Fink on the edge of town

Ninja Tune is not the kind of label on which one would expect to find an intimate singer-songwriter baring his soul—but Fink is not average.

Coming from a background in house, acid jazz and hip-hop, Fink brings something new to the acoustic song realm, producing dark brooding and intense narratives that are as reliant on atmospherics as they are on deft guitar work.

Fans of his new album, Distance and Time (Just Music), are in for a treat this weekend when Fink brings his live show to Johannesburg and Cape Town.
Here’s how he responded to the Mail & Guardian‘s questions:

How did your South African tour come about and what can local audiences expect?
Sometimes things just happen randomly. South Africa is far away, you know, but it’s great to be coming down there. Guy Whittaker and I will be doing an intimate set, interpreting the album acoustically. We’re really looking forward to it. We don’t really get a chance to do acoustic shows any more, so we’re excited.

As a singer-songwriter how did you end up on an electro label such as Ninja Tune?
Well, I was already signed to Ninja Tune. That’s exactly what you would expect from a DJ or producer making electronic music and DJing all over the world. I did that for ages. It was great. But when I changed direction, I think Ninja were really supportive and they wanted a singer/ songwriter on the books anyway. The label has also changed in its artistic outlook.

Your music is big on atmospherics and there seems to be a sense of tension in the music. Would you agree and is that important to your overall aesthetic?
Well I was thinking a few years ago: what exactly joins all the music that I like? How can I like System of a down, John Lee Hooker, Jimi Hendrix and Joni Mitchell? They’re all so different. I think I worked out that intensity is the key to art. I try to make the Fink stuff as intense as possible. It can be intensely chilled or intensely personal or whatever, you know, just intensely something. Musical wallpaper is not what I’m into at all. Sometimes Distance and Time has been described as brooding, which I think is kinda spot on.

You grew up in Bristol. How important was the Bristol electronic scene to your musical development?
It was totally important and awesome to be in a city as a teenager while Smith & Mighty, Massive Attack, Portishead, Tricky, Björk, Goldie and Roni Size were all there at the same time. There were lots of artists really melting together a lot of sounds such as those from the West Indies, electro, soul, reggae, jungle. I would definitely describe my sound as “Bristol sound” and it’s often stocked in that section in the indie stores, which makes me proud.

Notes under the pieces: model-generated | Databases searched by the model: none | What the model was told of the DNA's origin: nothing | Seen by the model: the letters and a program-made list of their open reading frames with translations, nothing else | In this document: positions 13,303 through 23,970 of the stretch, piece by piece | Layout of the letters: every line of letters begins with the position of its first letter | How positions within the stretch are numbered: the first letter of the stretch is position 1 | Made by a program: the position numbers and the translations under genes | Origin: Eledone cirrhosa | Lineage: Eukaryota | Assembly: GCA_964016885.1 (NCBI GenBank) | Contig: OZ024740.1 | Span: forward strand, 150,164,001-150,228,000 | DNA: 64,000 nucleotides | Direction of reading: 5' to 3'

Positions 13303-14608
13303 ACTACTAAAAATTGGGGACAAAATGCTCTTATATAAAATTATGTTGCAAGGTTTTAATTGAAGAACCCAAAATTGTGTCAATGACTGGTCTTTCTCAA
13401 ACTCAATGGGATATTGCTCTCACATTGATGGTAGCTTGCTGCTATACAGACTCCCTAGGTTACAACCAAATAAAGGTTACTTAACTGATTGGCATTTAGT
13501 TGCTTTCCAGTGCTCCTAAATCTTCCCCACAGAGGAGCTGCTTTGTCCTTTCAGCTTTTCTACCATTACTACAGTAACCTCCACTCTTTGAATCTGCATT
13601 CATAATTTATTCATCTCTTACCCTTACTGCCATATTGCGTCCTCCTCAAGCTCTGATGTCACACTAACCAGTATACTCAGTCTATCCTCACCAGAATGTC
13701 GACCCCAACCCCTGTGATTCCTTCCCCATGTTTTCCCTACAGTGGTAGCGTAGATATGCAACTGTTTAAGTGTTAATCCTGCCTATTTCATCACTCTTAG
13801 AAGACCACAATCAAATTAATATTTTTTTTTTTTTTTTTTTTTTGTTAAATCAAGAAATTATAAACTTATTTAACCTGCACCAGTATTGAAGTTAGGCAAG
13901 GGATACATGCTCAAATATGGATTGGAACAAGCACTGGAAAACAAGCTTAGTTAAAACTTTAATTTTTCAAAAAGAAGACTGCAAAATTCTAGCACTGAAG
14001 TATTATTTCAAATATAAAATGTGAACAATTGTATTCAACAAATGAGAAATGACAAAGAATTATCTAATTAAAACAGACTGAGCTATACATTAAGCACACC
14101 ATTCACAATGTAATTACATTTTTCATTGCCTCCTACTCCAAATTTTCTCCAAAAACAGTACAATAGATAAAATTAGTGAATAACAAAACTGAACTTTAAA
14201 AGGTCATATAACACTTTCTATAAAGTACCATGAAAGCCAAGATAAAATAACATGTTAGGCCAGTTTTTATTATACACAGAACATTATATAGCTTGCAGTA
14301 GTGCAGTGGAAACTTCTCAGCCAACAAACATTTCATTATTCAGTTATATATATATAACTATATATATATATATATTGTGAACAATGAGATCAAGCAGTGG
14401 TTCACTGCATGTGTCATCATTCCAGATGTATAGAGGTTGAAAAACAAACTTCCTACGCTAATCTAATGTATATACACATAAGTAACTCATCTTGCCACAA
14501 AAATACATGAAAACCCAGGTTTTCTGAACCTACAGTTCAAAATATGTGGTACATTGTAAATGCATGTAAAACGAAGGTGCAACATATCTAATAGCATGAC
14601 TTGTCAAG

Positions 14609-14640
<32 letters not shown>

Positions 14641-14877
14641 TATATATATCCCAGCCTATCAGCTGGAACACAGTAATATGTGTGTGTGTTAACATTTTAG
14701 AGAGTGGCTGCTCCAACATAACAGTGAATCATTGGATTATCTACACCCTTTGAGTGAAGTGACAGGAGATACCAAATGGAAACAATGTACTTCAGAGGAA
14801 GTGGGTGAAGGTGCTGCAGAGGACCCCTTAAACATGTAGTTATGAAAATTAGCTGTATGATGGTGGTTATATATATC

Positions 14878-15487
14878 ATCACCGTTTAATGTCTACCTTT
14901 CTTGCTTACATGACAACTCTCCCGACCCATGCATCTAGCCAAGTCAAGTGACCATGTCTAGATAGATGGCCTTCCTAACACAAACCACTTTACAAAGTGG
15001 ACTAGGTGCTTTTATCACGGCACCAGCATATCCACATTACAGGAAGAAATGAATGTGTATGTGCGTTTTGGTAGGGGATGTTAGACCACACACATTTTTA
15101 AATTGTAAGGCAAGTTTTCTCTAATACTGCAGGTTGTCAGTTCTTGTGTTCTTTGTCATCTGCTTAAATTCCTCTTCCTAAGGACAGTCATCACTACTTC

Tell me about your new album and how you ended up working with producer Andy Barlow of Lamb and what he brought to the party.
Distance and Time was definitely born out of our live experience touring the album Biscuits for Breakfast. We really learned on the job with that one, so we wanted to capture our live sound, the whole acoustic thing, and get it on record. Andy Barlow came to one of our gigs and really loved the vibe and thought he could bring something to it, which he did. We recorded it in three weeks in his house, which we pretty much took over and camped out there. It was a pleasure not to be a producer for once, just be the artist. The album has deep production on it, but also some really raw stuff.

You have produced some pretty high-profile artists yourself. How do you decide to get involved on a production level with an artist. What do you look for in them?
Well I must say, the big ones approach me, I definitely don’t go hey I want to work with X or Y and it just happens. I guess a few times I have been in the right place at the right time—that’s how I got to produce and write with John Legend on his new album and Amy Winehouse on her early demos. Currently I’m working with Jono McCleery, he supported me on my UK tour earlier this year and he has great folk stuff and also Andreya Triana who has an amazing voice and songs.

Fink will perform at the Alexander Theatre, Braamfontein, on October 10 and the Assembly, Cape Town on October 11. Tickets are R150 presale or go to www.webtickets.co.za

Lloyd Gedye

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